Thoughts over prosecuting black and white war criminals

A fascinating case – holding those to account behind the Rwandan genocide is essential to dealing with that catastrophe – that highlights the fundamental flaw in our international system. Western leaders are always exempt from arrest. Is the Western world seriously saying that only black people and a few others are guilty of war crimes? No Americans or Israelis or Palestinians or French or even Australians?

After 12 years living a quiet existence in a suburb near Paris, the widow of the assassinated Rwandan president whose death triggered the largest mass slaughter of the 20th century, was arrested yesterday. She is accused of helping mastermind the 1994 genocide.

The detention of Agathe Habyarimana, dubbed “Lady Genocide” by some, came less than a week after President Nicolas Sarkozy became the first French head of state to visit Rwanda for 25 years. During a brief stopover in the capital Kigali he issued a semi-apology for France’s “serious errors” over the genocide.

The government in Rwanda which is preparing a formal extradition request has long sought the arrest of the widow – an ethnic Hutu like her husband – who was detained at her home in Courcouronnes, south of Paris shortly before 8am. She was later released but forbidden from leaving the country and ordered to report to a French judge once a month. She now faces a fight to avoid being sent back to a country she last saw on 9 April, 1994, three days after her husband’s jet was shot down close to Kigali airport.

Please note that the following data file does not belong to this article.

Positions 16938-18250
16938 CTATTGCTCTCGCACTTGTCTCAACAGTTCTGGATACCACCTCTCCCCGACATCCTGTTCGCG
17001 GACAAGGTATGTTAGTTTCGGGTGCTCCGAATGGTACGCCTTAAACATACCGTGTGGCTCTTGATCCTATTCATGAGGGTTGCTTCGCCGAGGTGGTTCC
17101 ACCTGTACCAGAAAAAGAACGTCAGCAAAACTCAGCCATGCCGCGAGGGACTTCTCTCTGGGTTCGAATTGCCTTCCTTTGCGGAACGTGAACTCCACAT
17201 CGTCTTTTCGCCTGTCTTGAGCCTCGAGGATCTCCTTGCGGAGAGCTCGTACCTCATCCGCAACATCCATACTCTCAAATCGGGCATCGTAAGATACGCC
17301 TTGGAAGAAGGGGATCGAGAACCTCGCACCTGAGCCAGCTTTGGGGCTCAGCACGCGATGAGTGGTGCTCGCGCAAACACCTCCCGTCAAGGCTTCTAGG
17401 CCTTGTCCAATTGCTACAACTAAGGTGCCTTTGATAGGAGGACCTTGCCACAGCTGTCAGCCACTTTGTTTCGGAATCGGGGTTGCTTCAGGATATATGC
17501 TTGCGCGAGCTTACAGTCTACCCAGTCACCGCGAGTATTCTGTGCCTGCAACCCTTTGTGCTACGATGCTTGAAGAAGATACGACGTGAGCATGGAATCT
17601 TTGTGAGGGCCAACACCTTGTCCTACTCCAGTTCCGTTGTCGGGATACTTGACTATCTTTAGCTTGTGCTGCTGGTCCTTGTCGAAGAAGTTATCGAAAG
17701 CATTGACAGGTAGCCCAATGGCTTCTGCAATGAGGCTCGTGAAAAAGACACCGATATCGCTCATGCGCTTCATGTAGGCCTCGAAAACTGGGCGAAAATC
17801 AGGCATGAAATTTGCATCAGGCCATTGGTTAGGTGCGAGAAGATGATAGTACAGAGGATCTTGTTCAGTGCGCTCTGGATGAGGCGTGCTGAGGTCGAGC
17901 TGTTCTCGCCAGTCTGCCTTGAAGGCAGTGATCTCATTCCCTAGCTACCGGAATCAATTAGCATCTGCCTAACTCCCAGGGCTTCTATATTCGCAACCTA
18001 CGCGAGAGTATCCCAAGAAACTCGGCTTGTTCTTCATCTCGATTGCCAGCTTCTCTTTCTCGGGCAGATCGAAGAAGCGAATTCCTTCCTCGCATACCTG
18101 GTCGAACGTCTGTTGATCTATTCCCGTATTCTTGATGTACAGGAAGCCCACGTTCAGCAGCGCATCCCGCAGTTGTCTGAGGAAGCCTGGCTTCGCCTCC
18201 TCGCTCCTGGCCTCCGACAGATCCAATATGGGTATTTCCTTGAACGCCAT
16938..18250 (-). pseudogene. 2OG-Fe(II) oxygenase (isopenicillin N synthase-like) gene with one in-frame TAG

Mrs Habyarimana, who claims her influence did not extend beyond the president’s domestic arrangements, escaped the orgy of killing that left 800,000 people dead in 100 days. She was helped to escape across the border into Congo by French forces.

This account is disputed by many inside Rwanda where it is alleged she ran “Clan de Madame”, an elite clique including senior army officers who developed the movement that would become known as “Hutu Power”. Yesterday’s move by the French authorities was warmly welcomed in Kigali. “At long last the long arm of the law is finally taking its course,” said Justice Minister Tharcisse Karugarama.

Text and images ©2024 Antony Loewenstein. All rights reserved.

Site by Common